Goatman on Robert Fripp / Carlos Garnett

When Goat’s World Music found its way out I was immediately smitten, and certainly not alone it would seem. The album has marked many lists over the years and serves as the jumping off point for Goat’s dense catalog of borderless psychedelia. Now, with a solo album of Afro-funk rhythms and psych-folk freakouts of his own on the schedule I asked the band’s shrouded Goatman to weigh in on some overlooked fodder from the past. While the feature usually focuses on one album, there are, in fact, no rules to Hidden Gems. With that Goatman unearthed two gems from his past that he found intrinsically linked in space and time and by proximity of discovery. With that in mind he explores the impact of Robert Fripp’s League of Gentlemen and Carlos Garnett’s Black Love.



Goatman gives some insight into how he sees a connection between these two particular albums, “When I got you request I couldn’t choose between two albums. Both are very important to me. And even though they might seem like two very different albums to other people, to me, they are similar in many ways and they both captured what I appreciate most in music – high energy, rhythms, and above all, playfulness. I found both before I became an adult and felt then, and still do, that they are a mirror of my own musical force and direction.




With regards to The League of Gentlemen, he explains, “For a while I was a freak for Fripp. Me and a friend went bananas on King Crimson and everything Fripp was involved in. We bought anything with his name on. Most of it I have sold now, apart from some Crimson stuff that still sticks with me. But, when I found this album and put it on it was a total knockout. I probably played the album 10 times in a row that day. This was some weird punky/new wave/dance music in lo-fi production, with Fripp’s amazing guitar all over the place. [It is] incredibly energizing and groovy. I love how Fripp and the organ player Barry Andrews work together. It reminds me a bit of Neu and Can, but on speed. I still play this if I’m DJing sometimes and it always lifts me up. I really don’t know if it counts as an “hidden gem” but at least Its one of Fripp’s forgotten albums. It sounds like nothing else he has done. The guitar work has similarities with 80´s Crimson but the vibe here is something completely different. Maybe this record is just too raw for his regular fans.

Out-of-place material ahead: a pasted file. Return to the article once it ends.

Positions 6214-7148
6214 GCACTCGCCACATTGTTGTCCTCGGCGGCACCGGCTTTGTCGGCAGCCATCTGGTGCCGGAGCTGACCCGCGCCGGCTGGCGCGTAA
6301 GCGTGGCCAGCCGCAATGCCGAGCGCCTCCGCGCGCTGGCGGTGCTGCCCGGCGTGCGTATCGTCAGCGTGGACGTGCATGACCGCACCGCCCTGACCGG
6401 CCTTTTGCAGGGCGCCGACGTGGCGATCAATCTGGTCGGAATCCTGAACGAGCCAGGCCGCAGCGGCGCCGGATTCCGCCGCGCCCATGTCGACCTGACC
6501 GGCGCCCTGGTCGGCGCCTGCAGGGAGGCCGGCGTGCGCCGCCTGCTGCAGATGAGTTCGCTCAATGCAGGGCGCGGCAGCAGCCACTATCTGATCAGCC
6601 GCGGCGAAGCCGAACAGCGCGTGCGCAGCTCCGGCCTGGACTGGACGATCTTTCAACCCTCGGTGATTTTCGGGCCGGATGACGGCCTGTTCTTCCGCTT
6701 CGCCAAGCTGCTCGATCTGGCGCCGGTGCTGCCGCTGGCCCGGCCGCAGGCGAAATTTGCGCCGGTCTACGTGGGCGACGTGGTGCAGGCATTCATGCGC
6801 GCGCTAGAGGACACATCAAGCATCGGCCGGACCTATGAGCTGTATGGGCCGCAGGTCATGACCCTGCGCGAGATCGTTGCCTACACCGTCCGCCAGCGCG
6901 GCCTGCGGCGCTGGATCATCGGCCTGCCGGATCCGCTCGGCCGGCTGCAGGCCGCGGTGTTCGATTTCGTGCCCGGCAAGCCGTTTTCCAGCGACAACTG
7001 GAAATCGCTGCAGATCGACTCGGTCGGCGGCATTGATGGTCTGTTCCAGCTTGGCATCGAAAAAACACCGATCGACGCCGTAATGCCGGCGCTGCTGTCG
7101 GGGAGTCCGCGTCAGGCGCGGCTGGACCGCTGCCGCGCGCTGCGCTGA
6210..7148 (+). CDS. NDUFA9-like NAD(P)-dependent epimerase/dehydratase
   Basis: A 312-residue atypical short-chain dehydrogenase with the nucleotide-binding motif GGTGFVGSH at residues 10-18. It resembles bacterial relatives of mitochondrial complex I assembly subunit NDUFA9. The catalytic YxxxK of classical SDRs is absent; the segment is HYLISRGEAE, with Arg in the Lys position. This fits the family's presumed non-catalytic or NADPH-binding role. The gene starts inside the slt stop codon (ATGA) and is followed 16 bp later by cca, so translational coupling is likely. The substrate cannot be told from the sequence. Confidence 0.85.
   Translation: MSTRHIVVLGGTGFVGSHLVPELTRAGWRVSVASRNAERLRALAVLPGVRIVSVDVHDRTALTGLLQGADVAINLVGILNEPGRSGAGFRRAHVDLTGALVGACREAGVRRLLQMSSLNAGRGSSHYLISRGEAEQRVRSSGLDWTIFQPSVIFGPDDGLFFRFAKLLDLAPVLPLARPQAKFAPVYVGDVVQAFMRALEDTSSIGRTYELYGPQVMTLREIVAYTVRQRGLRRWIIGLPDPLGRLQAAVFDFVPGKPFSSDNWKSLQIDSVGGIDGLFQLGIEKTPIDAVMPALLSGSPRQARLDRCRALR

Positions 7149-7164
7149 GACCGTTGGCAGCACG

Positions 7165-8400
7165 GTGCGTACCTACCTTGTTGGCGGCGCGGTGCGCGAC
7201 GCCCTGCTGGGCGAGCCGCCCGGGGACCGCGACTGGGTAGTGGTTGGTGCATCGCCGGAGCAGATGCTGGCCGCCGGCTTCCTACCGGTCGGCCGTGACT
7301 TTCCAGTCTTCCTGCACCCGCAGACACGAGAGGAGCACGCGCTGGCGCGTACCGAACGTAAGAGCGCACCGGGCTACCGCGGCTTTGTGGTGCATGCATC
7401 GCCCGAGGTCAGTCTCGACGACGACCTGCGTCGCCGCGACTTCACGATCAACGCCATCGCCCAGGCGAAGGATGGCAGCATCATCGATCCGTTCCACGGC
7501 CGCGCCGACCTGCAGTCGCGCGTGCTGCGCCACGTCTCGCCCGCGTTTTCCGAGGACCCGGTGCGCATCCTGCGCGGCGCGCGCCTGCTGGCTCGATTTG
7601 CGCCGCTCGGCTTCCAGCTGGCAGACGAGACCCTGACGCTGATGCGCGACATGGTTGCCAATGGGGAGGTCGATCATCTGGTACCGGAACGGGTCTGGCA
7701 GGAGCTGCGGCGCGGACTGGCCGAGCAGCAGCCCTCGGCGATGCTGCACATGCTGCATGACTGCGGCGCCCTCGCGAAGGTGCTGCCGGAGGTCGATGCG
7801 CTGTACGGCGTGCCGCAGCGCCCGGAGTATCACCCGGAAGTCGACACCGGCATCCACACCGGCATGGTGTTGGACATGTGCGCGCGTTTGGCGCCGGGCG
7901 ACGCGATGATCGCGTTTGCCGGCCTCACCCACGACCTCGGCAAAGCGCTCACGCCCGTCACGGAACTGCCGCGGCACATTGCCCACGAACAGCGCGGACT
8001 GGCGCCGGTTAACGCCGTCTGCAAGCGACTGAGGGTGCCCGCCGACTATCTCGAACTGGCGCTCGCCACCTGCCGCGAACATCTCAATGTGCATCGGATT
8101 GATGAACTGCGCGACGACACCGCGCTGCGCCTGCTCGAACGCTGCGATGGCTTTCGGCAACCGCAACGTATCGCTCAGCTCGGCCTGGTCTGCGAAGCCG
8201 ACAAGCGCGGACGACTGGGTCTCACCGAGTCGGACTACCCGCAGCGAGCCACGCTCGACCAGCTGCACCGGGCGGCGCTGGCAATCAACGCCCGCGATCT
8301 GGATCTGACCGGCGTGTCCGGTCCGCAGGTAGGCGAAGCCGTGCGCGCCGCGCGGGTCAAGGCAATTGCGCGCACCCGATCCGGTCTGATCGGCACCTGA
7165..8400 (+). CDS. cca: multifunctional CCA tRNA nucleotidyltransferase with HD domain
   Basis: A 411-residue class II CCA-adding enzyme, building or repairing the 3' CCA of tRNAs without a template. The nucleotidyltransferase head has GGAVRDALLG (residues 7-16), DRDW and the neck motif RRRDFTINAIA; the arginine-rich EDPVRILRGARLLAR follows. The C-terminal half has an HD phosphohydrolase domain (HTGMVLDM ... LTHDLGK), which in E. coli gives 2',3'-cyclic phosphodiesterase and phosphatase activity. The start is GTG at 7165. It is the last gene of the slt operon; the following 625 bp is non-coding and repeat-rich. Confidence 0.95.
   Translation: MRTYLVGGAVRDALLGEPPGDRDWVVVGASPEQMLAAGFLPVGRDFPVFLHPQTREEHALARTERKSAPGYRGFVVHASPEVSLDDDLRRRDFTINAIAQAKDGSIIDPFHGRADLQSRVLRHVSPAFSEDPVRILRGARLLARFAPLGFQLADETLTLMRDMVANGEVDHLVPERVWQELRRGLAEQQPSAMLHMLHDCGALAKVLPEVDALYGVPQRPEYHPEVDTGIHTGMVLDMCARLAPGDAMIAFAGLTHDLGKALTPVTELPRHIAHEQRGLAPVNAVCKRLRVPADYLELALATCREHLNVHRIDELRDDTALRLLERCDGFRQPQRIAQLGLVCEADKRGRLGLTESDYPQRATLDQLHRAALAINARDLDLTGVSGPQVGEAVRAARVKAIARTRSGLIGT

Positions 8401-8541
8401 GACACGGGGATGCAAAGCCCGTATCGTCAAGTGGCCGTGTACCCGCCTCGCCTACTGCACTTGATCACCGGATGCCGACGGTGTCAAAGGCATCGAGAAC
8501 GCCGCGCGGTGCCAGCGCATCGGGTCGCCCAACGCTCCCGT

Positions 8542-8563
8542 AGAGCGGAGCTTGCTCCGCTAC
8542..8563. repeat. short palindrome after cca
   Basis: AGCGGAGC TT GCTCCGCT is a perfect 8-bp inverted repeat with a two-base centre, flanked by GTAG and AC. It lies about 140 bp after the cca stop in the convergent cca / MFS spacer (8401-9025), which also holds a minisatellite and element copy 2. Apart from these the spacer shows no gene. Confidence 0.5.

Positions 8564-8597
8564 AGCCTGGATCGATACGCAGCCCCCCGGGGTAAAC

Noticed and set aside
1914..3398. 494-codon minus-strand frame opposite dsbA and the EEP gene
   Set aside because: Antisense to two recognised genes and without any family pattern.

So where does that leave the connection to Garnett’s ’74 album Black Love, you might ask? “I was in Prague when I was maybe 16 or 17 years old,” recalls Goatman. I went into a jazz club and saw something boring, but the club had a small record store so i checked it out and found this. For some reason the cover spoke to me and I stole it and went out. I couldn’t listen to it before I got home but once there I couldn´t believe the music I was hearing. I had not heard jazz like this before. The music is insane, so free in its spirit. Its advanced, fast jazz with some funkier and groovier parts, but completely out there. The solos and vocals are all over the place but spot on. Its hard to hear how many musicians there are playing on the songs ’cause its quite crowded. I recommend the track “Banks of the Nile”. To play this loud freaks me out completely. This is all I need from music really. Don’t ask me why this album hasn’t gained more exposure during the years? I don’t get it. Maybe I just have bad taste or something. However, these two albums have been wake-up calls for me as a young musician and still continue to be when I need a push in the right direction or just to remind me of who I am.”


While many won’t find the connection between these two releases, there’s no denying that each is its own overlooked moment in time and well worthy of further discovery. Fripp’s album is long out of print, but still an easy find on Discogs. The Garnett album, however, can be had at a nice price via a reissue from Muse a little while back. As for Goatman, keep an eye out for that upcoming solo LP on Rocket Recordings later in the month.

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